Can I sue my workmens compensation insurance company if they stop paying my bills? 18 Answers as of May 29, 2013

I'm having a huge problem with my workmen's compensation that I settled with them with open medical. I've had 10 surgeries on my left arm, ending up with a fusion of my left wrist and permanent nerve damage. My pain doctor and my orthopedic, just set me up with a neurosurgeon. My comp. Insurance stopped paying all my bills, every single one of them. I have a new adjuster. He will not return my lawyer's or my calls. My attorney has been trying to get a hold of their attorney, and their attorney will not return my lawyers calls either. It's important that they call us, because now the cut me off all my pain meds. I'm on perecet & morphine pills. I went to pick up my meds two days go, and they told me my comp denied all medicines. I am going through major withdrawals. Can we go after the commission for this?

Ask a Local Attorney. 100% Anonymous. Free Answers.

Free Case Evaluation by a Local Lawyer: Click here
Law Office of Melvin Franke | Melvin Franke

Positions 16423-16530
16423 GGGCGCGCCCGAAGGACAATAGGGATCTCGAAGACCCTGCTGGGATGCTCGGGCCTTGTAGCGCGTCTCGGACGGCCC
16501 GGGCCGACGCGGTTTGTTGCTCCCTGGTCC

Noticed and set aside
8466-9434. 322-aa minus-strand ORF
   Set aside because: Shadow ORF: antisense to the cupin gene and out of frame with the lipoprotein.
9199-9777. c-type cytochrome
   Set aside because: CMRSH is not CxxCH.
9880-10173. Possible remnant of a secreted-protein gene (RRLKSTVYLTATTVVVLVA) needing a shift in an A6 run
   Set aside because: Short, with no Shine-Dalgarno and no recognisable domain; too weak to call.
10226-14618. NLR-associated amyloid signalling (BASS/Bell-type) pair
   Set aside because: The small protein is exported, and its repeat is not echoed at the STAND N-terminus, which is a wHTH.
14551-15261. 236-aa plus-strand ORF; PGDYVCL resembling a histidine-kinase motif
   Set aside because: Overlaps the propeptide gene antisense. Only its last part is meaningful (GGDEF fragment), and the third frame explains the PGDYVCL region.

No, you need to file either a hardship motion with W/C or a contempt petition in circuit court after filing your Stipulation for Compromise Settlement in circuit court.
Answer Applies to: Missouri
Replied: 8/14/2012
James M. Osak, P.C.
James M. Osak, P.C. | James M. Osak
Listen to your lawyer.
Answer Applies to: Michigan
Replied: 8/14/2012
Dennis P. Mikko Attorney at Law | Dennis P. Mikko
Your attorney should be able to re-open your case and seek an order requiring the insurance company to comply with the prior agreement. If you succeed, they may also have to pay your attorney fees.
Answer Applies to: Michigan
Replied: 8/14/2012
Lombardi Law Firm
Lombardi Law Firm | Steve Lombardi
Answer: Work with your attorney who settled the case.
Answer Applies to: Iowa
Replied: 8/14/2012
Law Offices of Mark L. Smith
Law Offices of Mark L. Smith | Mark L. Smith
You have a lawyer you must speak to him. I cannot suggest anything when you are already represented by an attorney.
Answer Applies to: Rhode Island
Replied: 8/14/2012
    Law Offices of David W. Hibbert
    Law Offices of David W. Hibbert | David W. Hibbert